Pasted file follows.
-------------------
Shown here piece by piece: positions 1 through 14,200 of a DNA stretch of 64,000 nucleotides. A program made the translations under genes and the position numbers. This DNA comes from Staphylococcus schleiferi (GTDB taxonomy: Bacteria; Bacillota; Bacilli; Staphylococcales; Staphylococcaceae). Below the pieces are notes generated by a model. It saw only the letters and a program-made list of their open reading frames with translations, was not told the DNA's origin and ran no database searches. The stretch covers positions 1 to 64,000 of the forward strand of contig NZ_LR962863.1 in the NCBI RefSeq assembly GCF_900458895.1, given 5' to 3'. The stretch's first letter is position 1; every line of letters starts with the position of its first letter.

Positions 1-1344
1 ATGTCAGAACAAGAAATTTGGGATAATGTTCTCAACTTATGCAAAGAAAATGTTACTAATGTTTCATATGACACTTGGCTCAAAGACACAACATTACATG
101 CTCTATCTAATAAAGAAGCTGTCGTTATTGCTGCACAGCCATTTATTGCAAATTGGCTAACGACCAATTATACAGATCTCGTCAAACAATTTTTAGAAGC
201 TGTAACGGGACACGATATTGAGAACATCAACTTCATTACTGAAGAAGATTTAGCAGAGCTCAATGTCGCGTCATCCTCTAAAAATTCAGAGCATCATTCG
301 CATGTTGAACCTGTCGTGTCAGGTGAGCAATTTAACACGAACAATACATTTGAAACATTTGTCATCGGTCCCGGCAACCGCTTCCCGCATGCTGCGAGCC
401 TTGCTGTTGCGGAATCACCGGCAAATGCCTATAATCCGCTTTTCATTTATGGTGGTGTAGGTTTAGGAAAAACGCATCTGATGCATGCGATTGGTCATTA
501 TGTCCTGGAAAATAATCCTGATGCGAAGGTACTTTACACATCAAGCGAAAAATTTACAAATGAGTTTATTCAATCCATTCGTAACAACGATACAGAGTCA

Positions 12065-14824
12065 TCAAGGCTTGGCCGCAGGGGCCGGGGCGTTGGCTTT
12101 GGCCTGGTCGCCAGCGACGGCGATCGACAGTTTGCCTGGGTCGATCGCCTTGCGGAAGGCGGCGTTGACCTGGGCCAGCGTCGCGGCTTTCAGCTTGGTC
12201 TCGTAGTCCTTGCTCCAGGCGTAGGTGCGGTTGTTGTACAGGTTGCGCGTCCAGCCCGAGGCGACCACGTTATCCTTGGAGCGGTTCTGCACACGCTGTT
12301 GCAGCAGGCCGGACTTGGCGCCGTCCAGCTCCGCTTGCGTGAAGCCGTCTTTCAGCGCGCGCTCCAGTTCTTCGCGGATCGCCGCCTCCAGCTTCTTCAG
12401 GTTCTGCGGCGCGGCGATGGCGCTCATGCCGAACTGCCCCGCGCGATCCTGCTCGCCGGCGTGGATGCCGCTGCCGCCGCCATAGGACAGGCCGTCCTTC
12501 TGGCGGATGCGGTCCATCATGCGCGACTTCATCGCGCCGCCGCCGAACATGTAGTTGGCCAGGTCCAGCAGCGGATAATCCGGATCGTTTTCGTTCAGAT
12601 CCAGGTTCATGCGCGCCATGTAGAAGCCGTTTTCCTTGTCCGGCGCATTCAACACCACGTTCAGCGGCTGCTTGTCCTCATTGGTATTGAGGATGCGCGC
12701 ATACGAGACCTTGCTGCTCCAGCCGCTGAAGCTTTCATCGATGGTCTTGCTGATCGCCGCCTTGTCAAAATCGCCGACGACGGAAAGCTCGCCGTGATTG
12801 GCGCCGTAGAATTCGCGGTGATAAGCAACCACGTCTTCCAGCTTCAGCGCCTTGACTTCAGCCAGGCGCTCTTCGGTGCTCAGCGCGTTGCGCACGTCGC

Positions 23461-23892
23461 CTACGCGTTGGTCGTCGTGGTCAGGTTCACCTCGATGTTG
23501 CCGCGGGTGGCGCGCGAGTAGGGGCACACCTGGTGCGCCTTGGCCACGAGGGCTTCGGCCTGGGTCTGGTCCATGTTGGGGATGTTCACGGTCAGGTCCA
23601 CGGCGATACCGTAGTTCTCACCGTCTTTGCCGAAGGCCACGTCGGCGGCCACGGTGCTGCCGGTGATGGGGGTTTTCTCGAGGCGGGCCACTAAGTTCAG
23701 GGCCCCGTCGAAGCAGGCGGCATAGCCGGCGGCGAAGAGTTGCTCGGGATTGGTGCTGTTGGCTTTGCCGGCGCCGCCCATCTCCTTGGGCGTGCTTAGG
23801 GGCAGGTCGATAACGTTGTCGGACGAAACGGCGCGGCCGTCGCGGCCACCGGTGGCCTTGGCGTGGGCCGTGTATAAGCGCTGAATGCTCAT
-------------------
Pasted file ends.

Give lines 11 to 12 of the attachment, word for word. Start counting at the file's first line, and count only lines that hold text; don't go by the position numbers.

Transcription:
12101 GGCCTGGTCGCCAGCGACGGCGATCGACAGTTTGCCTGGGTCGATCGCCTTGCGGAAGGCGGCGTTGACCTGGGCCAGCGTCGCGGCTTTCAGCTTGGTC
12201 TCGTAGTCCTTGCTCCAGGCGTAGGTGCGGTTGTTGTACAGGTTGCGCGTCCAGCCCGAGGCGACCACGTTATCCTTGGAGCGGTTCTGCACACGCTGTT